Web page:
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Aims and Purpose

Statement of Purpose

The Hamilton Kerr Institute is one of the world’s leading centres for teaching and research in the conservation of easel paintings.

The postgraduate Diploma in the Conservation of Easel Paintings combines academic teaching and closely supervised studio work and is awarded by the University of Cambridge.

The Institute also offers advanced practical and theoretical internships in the conservation of easel paintings of up to two years’ duration. The internships are designed to allow graduates of a recognised easel paintings conservation training programme the opportunity to concentrate on practical studio work, together with opportunities for research work.

As a department of the Fitzwilliam Museum, the Institute carries out the conservation of paintings and polychromy in its collections, as well as providing conservation services for other clients. These activities provide income to support the Institute and its work, as well as a range of projects which students and interns can undertake, under supervision.

The Institute also undertakes research into conservation techniques, materials and techniques of paintings, disseminating the results by publication, seminars and conferences.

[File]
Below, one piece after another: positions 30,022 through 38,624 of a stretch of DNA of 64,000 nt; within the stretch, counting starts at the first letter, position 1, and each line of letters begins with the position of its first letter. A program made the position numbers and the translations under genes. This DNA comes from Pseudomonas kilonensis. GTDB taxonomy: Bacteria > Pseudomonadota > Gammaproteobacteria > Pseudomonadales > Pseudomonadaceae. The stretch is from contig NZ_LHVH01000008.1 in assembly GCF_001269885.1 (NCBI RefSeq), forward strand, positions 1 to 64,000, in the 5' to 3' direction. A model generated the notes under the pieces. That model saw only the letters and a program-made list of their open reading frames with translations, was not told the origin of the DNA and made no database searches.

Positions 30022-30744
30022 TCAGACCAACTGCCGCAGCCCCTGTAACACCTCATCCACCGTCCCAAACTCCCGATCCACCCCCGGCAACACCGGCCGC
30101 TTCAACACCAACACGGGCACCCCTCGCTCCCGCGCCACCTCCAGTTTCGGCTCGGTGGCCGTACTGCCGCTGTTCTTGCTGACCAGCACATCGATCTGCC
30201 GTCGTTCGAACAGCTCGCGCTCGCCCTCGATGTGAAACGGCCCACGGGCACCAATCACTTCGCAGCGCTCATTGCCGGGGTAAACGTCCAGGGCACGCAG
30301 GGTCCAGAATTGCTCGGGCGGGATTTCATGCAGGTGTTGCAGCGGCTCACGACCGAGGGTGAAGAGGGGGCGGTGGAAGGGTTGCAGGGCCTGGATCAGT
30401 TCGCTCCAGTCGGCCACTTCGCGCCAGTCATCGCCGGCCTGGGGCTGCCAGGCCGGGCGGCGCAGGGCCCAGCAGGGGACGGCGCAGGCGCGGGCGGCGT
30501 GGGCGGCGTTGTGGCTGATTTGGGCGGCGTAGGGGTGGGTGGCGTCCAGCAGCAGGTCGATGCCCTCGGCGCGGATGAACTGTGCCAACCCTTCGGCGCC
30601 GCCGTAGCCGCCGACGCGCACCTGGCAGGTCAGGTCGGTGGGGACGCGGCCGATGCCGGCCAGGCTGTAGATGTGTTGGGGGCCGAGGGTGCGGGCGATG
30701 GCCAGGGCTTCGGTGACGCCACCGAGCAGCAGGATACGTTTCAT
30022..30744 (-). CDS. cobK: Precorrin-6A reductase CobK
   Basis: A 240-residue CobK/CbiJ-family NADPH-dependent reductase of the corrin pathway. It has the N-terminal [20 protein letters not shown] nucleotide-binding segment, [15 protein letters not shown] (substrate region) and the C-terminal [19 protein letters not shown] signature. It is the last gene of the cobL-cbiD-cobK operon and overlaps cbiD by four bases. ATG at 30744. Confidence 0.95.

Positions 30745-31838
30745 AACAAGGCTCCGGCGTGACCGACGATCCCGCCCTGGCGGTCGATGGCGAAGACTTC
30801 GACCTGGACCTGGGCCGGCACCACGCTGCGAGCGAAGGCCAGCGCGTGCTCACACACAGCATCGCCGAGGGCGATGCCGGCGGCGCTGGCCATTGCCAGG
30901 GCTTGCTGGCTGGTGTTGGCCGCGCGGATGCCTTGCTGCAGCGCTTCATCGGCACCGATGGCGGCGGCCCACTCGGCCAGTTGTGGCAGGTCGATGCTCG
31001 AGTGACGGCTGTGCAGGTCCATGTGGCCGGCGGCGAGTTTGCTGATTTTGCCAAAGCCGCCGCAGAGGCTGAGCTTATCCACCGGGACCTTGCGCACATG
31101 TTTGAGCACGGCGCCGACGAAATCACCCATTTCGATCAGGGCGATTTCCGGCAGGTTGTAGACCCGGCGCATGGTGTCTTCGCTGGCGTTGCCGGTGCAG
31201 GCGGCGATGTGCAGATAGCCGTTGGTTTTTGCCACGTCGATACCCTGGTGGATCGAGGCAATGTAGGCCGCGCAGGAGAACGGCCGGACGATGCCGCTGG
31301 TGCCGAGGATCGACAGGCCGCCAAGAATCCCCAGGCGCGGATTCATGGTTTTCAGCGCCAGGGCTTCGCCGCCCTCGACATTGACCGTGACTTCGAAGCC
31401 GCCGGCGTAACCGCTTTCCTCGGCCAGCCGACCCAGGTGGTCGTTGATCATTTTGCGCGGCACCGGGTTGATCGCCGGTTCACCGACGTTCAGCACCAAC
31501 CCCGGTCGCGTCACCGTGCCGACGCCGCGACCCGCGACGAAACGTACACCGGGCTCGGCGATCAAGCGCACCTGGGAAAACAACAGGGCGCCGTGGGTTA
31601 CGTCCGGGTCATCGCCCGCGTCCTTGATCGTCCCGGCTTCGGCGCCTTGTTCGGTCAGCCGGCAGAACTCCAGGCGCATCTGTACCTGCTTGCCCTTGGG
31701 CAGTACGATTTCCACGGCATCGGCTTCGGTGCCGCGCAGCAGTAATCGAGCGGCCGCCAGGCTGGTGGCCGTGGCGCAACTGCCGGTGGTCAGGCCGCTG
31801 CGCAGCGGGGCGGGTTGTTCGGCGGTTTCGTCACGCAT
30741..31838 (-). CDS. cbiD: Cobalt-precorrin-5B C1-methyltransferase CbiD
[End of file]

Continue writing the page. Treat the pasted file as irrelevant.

The Institute has the following core aims

  • To teach the postgraduate Diploma in the Conservation of Easel Paintings to the highest standards and to regularly review the course content in order to respond to the needs of the conservation profession. To this end, staff will be encouraged to keep abreast of new and developing techniques in the treatment and technical analysis of paintings. 
  • To offer internships to recent graduates of recognised conservation programmes. 
  • To undertake the conservation of paintings for the Fitzwilliam Museum and also for a range of public and private clients.
  • To undertake and disseminate research concerning conservation techniques, materials and techniques of paintings. 
  • To actively seek funding in order to undertake research.
  • To collaborate with other institutions on research and conservation projects.
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Artists before Columbus: new research on the Caribbean’s largest concentration of indigenous pre-Columbian rock art

Oct 30, 2017

Published by the Journal of Archaeological Science on 30 October, the paper reveals key discoveries such as the first direct rock art dates in the Caribbean, how pre-Columbian rock-art was made and their paint recipes.

Two Internships from September 2018

Oct 27, 2017

Two internships will be offered from September 2018. Tenable for 11 months in the first instance, interns may be invited to extend the internship for a further year. Applicants should be recent graduates from a recognised training programme.

A New Intern

Oct 05, 2017

The Hamilton Kerr Institute is delighted to welcome Ms Molly Hughes-Hallett who will join the Institute's prestigious Internship Programme for the academic year 2017-2018.

View all news